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US offered Yeltsin $12 million to help his election in Nov. 1993, also offered election experts already on the ground in Russia ready to help him-Oct. 1993 State Dept. Documents recently declassified

December 25, 2018

US State Dept. Document 9 (Oct. 25, 1993) and 10 (Oct. 22, 1993), scroll down. Despite $12 million US cash and US election experts on the ground in Russia, Yeltsin’s Nov. 1993 election results were “disastrous:” “U.S. backing remained constant after the disastrous election results in which Yeltsin’s party received only 15 percent of the vote and the Constitution barely passed the referendum. The system that emerged was essentially super-presidential, which did not worry most senior U.S. officials.”…“A Quarter Century after the Storming of the Russian White House,” By Svetlana Savranskaya, gwu.edu

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US State Dept. Document 9 (Oct. 25, 1993) and 10 (Oct. 22, 1993), scroll down

10/4/18, “Declassified Clinton-Yeltsin Telcons Show U.S. Support No Matter What, Embassy Cables and Oral Histories Detail Complex Conflict and U.S. Motivations, Today’s Russian Opposition Sees Crucial Turning Point Towards Today’s Autocracy,” National Security Archive, gwu.edu

“Twenty-five years ago last night in Moscow, Russian President Boris Yeltsin ordered tanks and airborne troops to shell and storm the “[Russian] White House,” the Russian Parliament (Supreme Soviet) building, to suppress the opposition trying to remove him.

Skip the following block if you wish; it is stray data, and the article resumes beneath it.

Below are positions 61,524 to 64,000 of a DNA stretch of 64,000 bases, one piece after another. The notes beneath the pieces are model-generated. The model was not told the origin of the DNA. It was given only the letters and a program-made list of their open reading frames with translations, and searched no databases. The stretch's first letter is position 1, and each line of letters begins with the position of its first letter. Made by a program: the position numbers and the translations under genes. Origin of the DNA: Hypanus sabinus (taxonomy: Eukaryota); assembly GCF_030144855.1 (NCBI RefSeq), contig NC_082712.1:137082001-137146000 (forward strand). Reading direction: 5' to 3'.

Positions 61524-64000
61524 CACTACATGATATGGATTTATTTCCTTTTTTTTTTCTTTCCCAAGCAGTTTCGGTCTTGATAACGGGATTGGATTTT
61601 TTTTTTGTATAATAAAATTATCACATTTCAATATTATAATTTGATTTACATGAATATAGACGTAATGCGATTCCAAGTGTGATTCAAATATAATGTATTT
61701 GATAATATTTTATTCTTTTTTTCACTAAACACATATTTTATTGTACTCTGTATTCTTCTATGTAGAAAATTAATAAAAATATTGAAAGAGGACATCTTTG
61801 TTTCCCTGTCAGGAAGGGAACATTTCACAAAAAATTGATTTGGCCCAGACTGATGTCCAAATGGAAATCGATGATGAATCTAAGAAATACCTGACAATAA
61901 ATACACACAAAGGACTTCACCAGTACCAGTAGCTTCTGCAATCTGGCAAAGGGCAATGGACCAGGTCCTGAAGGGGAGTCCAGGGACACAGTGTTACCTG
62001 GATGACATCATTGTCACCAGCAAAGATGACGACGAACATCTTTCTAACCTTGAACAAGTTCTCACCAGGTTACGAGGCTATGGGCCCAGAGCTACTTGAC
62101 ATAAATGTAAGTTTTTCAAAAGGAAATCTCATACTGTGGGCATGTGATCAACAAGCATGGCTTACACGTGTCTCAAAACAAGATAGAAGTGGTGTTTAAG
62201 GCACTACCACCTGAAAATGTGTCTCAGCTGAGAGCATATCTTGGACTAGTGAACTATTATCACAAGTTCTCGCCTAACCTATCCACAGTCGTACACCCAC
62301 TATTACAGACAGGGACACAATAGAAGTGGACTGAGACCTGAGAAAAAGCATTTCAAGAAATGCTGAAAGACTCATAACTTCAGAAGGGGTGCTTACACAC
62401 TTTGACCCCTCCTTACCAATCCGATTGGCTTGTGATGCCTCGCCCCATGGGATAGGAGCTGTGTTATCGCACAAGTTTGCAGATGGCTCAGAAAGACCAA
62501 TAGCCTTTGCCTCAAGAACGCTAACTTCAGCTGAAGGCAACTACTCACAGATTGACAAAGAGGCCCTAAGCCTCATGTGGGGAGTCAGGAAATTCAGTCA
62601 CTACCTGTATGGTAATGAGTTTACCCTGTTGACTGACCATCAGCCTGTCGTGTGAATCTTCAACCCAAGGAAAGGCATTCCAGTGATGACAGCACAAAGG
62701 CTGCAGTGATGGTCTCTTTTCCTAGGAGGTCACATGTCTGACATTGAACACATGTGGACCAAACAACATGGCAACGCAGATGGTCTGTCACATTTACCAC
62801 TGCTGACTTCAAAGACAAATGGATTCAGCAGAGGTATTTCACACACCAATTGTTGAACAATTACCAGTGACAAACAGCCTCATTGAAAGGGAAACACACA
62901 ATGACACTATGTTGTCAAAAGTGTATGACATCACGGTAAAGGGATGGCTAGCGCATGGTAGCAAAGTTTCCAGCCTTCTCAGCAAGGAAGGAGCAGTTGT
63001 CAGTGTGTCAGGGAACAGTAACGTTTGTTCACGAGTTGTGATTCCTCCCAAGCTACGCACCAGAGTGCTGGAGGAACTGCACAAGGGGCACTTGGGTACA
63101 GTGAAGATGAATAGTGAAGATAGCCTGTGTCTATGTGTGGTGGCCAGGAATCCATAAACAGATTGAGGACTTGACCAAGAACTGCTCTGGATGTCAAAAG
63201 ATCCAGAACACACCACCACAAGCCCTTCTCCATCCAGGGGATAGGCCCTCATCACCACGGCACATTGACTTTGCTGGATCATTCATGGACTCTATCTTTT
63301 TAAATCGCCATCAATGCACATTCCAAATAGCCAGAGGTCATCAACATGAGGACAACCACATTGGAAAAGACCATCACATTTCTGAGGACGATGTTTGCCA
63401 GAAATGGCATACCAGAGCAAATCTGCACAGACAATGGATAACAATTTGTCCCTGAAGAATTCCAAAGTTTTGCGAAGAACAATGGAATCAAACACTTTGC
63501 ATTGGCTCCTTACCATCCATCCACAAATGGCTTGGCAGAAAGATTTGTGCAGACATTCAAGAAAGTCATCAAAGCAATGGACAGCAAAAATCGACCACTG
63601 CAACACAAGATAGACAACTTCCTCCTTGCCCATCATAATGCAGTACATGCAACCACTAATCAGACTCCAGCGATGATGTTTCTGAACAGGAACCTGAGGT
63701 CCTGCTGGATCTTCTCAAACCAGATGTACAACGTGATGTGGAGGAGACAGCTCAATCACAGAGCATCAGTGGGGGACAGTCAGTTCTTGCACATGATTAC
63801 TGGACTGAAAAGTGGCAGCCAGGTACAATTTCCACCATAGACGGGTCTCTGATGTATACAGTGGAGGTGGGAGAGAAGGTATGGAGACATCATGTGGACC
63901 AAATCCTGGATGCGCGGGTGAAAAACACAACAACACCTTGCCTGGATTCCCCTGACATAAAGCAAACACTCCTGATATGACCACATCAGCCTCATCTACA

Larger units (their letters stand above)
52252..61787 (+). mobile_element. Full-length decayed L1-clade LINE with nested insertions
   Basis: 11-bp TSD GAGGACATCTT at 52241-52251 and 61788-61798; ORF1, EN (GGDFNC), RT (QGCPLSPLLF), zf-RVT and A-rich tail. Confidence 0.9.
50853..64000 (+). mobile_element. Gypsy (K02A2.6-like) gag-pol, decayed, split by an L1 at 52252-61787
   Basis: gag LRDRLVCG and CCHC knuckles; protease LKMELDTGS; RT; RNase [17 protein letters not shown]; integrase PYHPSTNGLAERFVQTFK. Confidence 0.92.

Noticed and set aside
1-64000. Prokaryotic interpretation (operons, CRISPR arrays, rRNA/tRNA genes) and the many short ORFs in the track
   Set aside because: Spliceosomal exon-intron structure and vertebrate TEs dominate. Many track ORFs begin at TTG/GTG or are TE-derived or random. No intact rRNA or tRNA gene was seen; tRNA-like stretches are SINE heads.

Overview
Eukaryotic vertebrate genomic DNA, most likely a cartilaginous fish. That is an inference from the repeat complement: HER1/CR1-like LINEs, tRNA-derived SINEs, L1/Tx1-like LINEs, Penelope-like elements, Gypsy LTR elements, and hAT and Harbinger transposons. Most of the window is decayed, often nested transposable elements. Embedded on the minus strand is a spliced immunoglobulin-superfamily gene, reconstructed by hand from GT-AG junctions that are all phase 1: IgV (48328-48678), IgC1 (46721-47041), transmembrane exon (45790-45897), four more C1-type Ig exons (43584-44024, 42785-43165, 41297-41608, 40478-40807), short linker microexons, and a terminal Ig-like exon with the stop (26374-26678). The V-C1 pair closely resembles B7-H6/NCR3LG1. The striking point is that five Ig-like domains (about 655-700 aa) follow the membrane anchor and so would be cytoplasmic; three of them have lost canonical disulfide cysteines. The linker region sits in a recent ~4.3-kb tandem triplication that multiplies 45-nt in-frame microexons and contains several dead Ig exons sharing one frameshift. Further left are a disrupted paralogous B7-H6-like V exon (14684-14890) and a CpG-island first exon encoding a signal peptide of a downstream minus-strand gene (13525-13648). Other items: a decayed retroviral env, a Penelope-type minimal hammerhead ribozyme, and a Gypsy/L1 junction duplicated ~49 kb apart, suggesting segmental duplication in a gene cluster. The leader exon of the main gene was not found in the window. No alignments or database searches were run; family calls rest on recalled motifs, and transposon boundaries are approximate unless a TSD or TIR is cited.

Declassified documents published today by the National Security Archive include the transcript of U.S. President Bill Clinton’s phone call to Yeltsin the next day to praise him, the memcon in which U.S. Secretary of State Warren Christopher subsequently told Yeltsin this was “superb handling,” and two State Department cables painting a more complex portrait of the causes of the events.”…

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Document 9, Oct. 25 1993, US State Dept.: US Sec. of State tells Yeltsin’s Foreign Minister US will contribute $12 million US tax dollars to help Yeltsin with his upcoming Nov. 1993 election, will also provide monitors and observers. Document 10, Oct. 22, 1993, US Sec. of State Christopher meets with Yeltsin: “Christopher offers technical assistance for the election and notes that “there are already numbers of our experts here [in Russia] who could be helpful:”

“Document 09″
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1993-10-25 Source: U.S. Department of State. Date/Case ID: 11 MAR 2003 200001030″
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“On his trip to Europe to explain the U.S. position on NATO expansion, Secretary Christopher comes to Moscow after meetings in Budapest. He and special ambassador Strobe Talbott meet with Foreign Minister Kozyrev and his deputy, Yuri Mamedov, before they visit Yeltsin at his country residence. [US Sec. of State] Christopher raises concerns about the fairness of the upcoming elections with his Russian counterparts. He mentions that the United States has $12 million to contribute and is willing to send monitors or observers,which Kozyrev welcomes, saying they might help to guard against fraud by communist-leaning local authorities in rural areas where “the old kolkhoz mentality” still prevails. Christopher puts special emphasis on ensuring a free press since the [Yeltsin] order banning opposition newspapers was still not lifted. Kozyrev does not have a definitive answer to the question regarding banned newspapers and he says only six or seven political organizations will be banned from participating in the elections.